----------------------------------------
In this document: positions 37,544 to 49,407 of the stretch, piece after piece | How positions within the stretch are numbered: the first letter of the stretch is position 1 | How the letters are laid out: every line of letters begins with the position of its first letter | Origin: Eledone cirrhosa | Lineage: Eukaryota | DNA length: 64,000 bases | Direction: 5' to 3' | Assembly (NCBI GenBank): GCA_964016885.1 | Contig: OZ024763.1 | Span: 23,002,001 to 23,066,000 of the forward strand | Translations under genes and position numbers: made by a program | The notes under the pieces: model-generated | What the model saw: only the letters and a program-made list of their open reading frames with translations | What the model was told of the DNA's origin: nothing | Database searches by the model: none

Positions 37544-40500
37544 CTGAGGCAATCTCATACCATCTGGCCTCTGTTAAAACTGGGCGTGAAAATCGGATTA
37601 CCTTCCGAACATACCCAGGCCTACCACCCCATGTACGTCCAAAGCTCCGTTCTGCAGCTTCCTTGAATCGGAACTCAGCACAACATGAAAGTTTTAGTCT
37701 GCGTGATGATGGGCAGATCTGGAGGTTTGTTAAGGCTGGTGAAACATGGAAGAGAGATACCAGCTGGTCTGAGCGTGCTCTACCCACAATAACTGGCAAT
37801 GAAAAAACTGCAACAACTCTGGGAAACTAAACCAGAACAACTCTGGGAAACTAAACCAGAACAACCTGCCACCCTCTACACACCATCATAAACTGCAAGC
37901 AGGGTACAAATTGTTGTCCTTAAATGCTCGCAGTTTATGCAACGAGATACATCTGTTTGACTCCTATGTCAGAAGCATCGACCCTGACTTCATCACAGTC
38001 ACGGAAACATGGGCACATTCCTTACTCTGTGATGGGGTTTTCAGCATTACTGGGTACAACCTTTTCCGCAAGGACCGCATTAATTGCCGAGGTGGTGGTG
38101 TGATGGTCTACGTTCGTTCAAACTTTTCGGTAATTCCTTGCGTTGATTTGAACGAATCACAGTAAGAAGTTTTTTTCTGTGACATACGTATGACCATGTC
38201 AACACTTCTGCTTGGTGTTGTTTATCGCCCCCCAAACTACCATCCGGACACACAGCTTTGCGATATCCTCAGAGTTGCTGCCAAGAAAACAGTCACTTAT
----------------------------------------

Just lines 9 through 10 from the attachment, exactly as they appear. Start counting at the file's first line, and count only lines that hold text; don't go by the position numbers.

38101 TGATGGTCTACGTTCGTTCAAACTTTTCGGTAATTCCTTGCGTTGATTTGAACGAATCACAGTAAGAAGTTTTTTTCTGTGACATACGTATGACCATGTC
38201 AACACTTCTGCTTGGTGTTGTTTATCGCCCCCCAAACTACCATCCGGACACACAGCTTTGCGATATCCTCAGAGTTGCTGCCAAGAAAACAGTCACTTAT